Indie Basement (6/30): the week in classic indie, college rock, and more

This week's Indie Basement is pretty stacked, especially for a holiday weekend. We've got: the second full-length from Sweeping Promises; UK shoegazers bdrmm who make a big leap forward with their second album; the solo debut from Fontaines D.C. frontman Grian Chatten; the first Cornelius album in six years; the first album in nine years from national passtime obsessed supergroup The Baseball Project (REM! Dream Syndicate!); and UK DIY wunderkind Icebeing.

In Notable Releases, Andrew reviews new albums from Joanna Sternberg, The Alchemist, and more. Need more Basement-related news? The Breeders are reissuing Last Splash for its 30th anniversary and will be playing it on tour; and Ulrika Spacek will tour North America this fall. Also: have you watched The Bear Season 2 yet?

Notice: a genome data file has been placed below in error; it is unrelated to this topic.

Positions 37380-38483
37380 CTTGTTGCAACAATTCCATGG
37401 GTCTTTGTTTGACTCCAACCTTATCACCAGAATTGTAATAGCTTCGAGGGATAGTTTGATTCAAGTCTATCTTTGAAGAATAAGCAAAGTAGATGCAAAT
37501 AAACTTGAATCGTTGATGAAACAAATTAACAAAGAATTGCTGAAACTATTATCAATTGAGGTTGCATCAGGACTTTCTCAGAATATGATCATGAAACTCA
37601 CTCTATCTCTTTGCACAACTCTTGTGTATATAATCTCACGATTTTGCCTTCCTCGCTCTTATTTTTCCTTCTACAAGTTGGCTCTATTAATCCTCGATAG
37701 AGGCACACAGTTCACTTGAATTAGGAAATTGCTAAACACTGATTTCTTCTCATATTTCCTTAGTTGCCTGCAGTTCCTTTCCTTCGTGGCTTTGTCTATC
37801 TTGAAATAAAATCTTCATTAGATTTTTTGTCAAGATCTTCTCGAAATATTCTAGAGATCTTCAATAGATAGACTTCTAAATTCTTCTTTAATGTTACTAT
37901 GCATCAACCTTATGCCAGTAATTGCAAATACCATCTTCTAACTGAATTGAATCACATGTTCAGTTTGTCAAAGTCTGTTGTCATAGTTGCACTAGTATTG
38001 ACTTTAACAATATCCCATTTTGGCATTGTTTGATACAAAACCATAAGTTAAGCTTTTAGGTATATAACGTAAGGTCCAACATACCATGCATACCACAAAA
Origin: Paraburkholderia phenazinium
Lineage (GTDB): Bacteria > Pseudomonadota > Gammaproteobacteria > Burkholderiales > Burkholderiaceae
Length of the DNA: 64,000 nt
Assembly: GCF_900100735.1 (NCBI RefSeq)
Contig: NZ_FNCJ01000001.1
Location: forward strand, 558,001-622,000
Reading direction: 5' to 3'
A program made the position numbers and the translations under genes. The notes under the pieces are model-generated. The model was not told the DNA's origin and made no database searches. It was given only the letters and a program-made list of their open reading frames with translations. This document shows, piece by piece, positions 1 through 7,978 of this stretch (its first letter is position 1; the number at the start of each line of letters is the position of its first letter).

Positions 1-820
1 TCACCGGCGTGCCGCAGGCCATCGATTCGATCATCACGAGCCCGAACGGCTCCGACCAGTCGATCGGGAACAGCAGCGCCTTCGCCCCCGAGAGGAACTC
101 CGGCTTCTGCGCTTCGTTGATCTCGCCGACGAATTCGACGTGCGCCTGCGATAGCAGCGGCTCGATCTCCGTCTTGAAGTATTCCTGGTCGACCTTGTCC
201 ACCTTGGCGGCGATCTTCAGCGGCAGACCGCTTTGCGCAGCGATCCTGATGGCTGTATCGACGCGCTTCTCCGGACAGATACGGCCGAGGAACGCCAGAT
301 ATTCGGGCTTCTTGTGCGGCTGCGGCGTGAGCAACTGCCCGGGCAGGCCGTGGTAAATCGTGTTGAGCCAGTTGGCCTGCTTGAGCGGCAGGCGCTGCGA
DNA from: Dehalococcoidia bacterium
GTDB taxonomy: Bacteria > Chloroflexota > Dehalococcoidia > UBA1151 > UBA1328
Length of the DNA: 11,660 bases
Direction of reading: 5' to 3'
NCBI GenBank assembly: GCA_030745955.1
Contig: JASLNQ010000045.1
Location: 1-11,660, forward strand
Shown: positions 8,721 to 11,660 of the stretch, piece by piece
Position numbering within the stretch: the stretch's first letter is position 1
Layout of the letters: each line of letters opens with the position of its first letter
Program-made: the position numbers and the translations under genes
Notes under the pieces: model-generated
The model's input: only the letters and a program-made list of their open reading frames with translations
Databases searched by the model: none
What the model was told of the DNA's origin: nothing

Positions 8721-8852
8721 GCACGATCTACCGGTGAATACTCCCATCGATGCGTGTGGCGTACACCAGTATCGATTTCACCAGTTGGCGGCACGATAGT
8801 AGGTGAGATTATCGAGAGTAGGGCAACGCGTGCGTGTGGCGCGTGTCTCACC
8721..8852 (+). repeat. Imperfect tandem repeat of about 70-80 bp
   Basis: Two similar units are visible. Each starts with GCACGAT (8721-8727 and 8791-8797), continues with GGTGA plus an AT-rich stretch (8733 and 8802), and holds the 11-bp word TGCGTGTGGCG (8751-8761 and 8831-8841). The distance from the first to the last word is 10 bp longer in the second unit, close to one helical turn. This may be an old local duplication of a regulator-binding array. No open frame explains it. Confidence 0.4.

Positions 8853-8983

You can preorder The Breeders' Last Splash reissue and pick up lots of other stuff in the Indie Basement Corner of the BV shop.

Have a safe and full (and hopefully long) Independence Day Weekend and see you on the other side. Head below for this week's reviews.

SweepingPromises_good living is coming for you


ALBUM OF THE WEEK #1: Sweeping Promises - Good Living Is Coming For You (Feel It / Sub Pop)
This duo continue to deliver lo-fi post-punk earworms on their first album since signing to Sub Pop

Sweeping Promises dropped out of nowhere the summer of 2020 with Hunger for a Way Out, one of the best debuts of the year, a record that found Lira Mondal and Caufield Schnu fully formed, compressing decades of post-punk, punk, riot girl, alt-rock, etc into punchy pop diamonds. The songs were purposefully lo-fi, had no room for solos or jams, only hooks, with Mondal belting out memorable chorus after memorable chorus. Hunger played, and still does, like a greatest hits album. Three years later, having relocated from Boston to Lawrence, KS and signed to Sub Pop everywhere except North America (they're currently still on Feel It here), the duo are back with its follow up.